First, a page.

What is laser eye surgery?
Laser eye surgery refers to the various medical procedures in which an eye surgeon uses a laser to correct common focussing problems with the eye.
If you are long-sighted or short-sighted, due to myopia, hyperopia or astigmatism, your visual image isn’t focussed adequately onto the retina. In these situations, a cool excimer laser can be used to change the shape of the cornea, restoring vision and or reducing your dependency on glasses.
What Does 20/20 Vision Mean to You?
What can laser eye surgery correct?
- Myopia: Also known as short-sightedness, myopia is a common eye condition whereby light is focused in front of the retina, resulting in blurred distant objects but in focus near objects.
- Hyperopia:People who have difficulty viewing near objects but can see distant objects clearly may have what’s known as hyperopia, hypermetropia or farsightedness. This is not to be confused with presbyopia, which is the age-related deterioration of the lens, resulting in the need for reading glasses.
- Astigmatism: This condition can cause both short and farsightedness and is due to an irregularly shaped cornea. Most people have some degree of astigmatism, but after a certain level it begins to affect the clarity of vision.
What Types of Treatment are Available?
The different types of laser eye surgery can be confusing, especially as the same laser can be used in all these operations. Although the procedures differ in small ways they have very similar visual outcomes.
Following a comprehensive assessment, your optician should be able to advise as to the best type of surgery for you based on your specific needs and prescription.
- LASIK (Laser Assisted In Situ Keratomileusis) is the most frequently used laser correction procedure. Firstly an mechanical instrument called a microkeratome is used to create a thin flap in the cornea. The cornea is then peeled back and the underlying corneal tissue is reshaped using an excimer laser. After the cornea is reshaped so that it can properly focus light onto the retina, the cornea flap is put back in place and the surgery is complete.
- LASEK (Laser Assisted Sub Epithelial Keratomileusis) is another common procedure that uses a laser to reshape your cornea. Unlike LASIK, the front covering of the cornea (the epithelium) is moved to one side to perform the procedure. Once the cornea has been reshaped the epithelium is then put back in place to heal. This treatment is often used for patients who have thinner corneas..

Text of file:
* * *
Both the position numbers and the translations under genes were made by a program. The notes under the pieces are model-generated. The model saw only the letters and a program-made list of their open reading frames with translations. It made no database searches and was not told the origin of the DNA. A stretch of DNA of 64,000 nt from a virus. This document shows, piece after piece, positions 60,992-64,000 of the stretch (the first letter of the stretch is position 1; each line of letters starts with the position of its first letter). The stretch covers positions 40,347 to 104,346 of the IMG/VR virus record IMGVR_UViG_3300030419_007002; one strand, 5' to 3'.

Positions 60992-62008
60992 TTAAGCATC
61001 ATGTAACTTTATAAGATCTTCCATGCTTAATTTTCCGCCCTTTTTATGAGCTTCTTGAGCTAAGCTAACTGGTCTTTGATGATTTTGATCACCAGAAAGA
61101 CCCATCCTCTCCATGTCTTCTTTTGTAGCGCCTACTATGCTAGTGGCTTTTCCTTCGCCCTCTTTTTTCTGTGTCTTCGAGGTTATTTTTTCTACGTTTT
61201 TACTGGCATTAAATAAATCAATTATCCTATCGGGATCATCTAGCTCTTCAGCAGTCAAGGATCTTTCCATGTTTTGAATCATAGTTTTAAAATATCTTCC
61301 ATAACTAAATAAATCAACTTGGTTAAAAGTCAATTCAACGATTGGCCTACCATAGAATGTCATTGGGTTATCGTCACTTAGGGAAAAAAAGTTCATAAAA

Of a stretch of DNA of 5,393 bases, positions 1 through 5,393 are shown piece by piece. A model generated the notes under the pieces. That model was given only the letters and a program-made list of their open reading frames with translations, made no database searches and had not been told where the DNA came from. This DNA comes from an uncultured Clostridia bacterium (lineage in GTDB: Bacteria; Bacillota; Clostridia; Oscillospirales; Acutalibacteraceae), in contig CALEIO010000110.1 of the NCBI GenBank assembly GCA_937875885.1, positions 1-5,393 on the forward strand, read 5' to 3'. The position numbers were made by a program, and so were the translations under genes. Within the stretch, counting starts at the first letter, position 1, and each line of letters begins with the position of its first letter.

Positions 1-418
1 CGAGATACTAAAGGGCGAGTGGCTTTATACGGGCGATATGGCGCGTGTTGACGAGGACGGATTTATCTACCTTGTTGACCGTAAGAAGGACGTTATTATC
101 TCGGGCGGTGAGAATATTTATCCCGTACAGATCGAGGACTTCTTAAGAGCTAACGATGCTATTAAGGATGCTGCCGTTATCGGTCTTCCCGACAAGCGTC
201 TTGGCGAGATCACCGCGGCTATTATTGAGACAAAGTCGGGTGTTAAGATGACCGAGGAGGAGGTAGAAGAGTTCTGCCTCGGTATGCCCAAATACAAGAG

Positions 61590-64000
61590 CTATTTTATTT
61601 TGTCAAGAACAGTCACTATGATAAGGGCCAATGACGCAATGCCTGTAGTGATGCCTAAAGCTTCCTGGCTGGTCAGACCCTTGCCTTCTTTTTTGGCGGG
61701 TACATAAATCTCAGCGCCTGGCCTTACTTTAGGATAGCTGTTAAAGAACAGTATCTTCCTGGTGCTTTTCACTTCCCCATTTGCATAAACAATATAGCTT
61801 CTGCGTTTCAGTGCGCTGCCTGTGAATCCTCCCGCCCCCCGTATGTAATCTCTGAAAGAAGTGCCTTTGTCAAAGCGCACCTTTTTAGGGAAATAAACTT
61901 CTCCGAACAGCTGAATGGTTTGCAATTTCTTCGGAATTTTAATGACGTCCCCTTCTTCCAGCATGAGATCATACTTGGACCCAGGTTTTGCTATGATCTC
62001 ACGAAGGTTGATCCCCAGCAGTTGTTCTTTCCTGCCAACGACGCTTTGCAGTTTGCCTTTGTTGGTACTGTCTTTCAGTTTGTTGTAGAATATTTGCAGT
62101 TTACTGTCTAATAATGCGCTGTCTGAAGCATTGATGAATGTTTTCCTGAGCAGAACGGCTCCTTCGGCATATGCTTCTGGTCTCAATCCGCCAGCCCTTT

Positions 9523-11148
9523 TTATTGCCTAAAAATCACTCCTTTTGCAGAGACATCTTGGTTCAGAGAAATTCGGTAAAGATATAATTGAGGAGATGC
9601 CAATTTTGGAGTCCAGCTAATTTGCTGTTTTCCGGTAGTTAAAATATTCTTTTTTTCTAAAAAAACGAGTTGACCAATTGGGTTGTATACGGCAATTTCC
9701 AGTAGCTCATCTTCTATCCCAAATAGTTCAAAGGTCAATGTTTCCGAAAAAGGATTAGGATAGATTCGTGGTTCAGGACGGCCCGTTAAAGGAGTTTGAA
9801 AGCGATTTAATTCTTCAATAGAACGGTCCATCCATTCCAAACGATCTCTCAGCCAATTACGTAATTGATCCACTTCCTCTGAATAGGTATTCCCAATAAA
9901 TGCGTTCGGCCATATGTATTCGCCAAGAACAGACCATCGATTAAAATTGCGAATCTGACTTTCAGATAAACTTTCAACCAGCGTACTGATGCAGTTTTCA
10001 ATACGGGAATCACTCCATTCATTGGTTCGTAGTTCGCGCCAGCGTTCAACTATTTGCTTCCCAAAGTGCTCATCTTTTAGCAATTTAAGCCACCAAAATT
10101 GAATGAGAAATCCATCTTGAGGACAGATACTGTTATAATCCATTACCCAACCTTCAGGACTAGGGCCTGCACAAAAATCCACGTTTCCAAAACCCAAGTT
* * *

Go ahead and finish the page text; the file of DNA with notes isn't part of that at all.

- PRK (Photo Refractive Keratectomy) is the longest standing laser eye procedure. Unlike LASEK the front covering of the cornea (called the epithelium) is completely removed before a laser is used to reshape it. The epithelium will then grow back over the course of a few days. This treatment is often offered for those with very thin corneas or have previously undertaken laser eye surgery.
- IntraLASIK is very similar to LASIK surgery. The main difference is that the device used to cut the flap in the cornea for LASIK is a mechanical device (known as a mechanical microkeratome), while in IntraLASIK the device is a laser. This treatment can be more expensive as it requires more time to plan and operate, the benefits are greater accuracy in flap size, shape, and thickness over standard LASIK procedures.
- EpiLASEK is another procedure very similar to standard LASIK and is used for patients with flatter corneas or milder forms of myopia. This process uses a blunt, flat blade to hold the epithelium while the cornea is being reshaped. It is seen as a less invasive and relatively less painful than LASEK treatment. In recent years, this procedure is used less frequently due to other preferred options.
- Wavefront Technology is a state of the art version of LASEK that is tailored to your individual eye shape on a very fine scale. Using computer software to generate a 3D picture of your eye, the surgeon can evaluate not just how much you can see (i.e. your visual acuity 20/20 vision) but also how well you can see (such as fine detail and contrast sensitivity).
How long does the procedure take?
Each of the procedures are extremely quick with the operation usually taking less than sixty seconds. The entire process will take a little longer at around thirty minutes per eye.